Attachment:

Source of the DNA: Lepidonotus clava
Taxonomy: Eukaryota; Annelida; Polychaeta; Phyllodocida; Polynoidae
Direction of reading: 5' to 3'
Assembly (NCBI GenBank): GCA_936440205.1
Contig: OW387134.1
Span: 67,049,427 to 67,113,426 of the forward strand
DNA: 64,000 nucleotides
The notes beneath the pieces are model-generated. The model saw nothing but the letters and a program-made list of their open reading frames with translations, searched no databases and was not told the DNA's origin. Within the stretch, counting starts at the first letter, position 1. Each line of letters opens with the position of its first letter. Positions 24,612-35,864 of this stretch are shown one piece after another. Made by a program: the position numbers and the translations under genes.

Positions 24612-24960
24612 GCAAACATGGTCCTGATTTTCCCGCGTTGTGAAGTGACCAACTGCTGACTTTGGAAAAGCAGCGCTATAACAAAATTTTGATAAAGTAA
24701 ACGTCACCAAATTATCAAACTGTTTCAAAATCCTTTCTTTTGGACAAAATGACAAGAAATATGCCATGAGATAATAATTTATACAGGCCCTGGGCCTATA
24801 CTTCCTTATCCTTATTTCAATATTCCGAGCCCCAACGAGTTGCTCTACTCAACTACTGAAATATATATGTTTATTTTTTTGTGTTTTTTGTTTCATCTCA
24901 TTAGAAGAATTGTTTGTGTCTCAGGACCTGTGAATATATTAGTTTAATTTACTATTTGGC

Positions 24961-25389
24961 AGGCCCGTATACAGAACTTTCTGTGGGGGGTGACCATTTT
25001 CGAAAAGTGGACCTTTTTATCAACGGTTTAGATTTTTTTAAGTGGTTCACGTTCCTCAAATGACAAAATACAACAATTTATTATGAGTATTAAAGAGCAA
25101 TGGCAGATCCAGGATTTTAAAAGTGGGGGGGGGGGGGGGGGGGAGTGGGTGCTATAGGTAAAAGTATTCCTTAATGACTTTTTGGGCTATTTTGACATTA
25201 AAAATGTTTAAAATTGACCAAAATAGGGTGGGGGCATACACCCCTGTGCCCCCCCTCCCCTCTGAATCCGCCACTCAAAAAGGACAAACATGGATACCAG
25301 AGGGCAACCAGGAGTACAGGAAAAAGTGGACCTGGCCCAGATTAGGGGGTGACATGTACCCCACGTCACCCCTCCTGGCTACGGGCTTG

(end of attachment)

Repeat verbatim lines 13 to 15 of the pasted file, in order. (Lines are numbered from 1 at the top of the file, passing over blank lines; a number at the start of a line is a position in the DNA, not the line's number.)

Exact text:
24901 TTAGAAGAATTGTTTGTGTCTCAGGACCTGTGAATATATTAGTTTAATTTACTATTTGGC

Positions 24961-25389
24961 AGGCCCGTATACAGAACTTTCTGTGGGGGGTGACCATTTT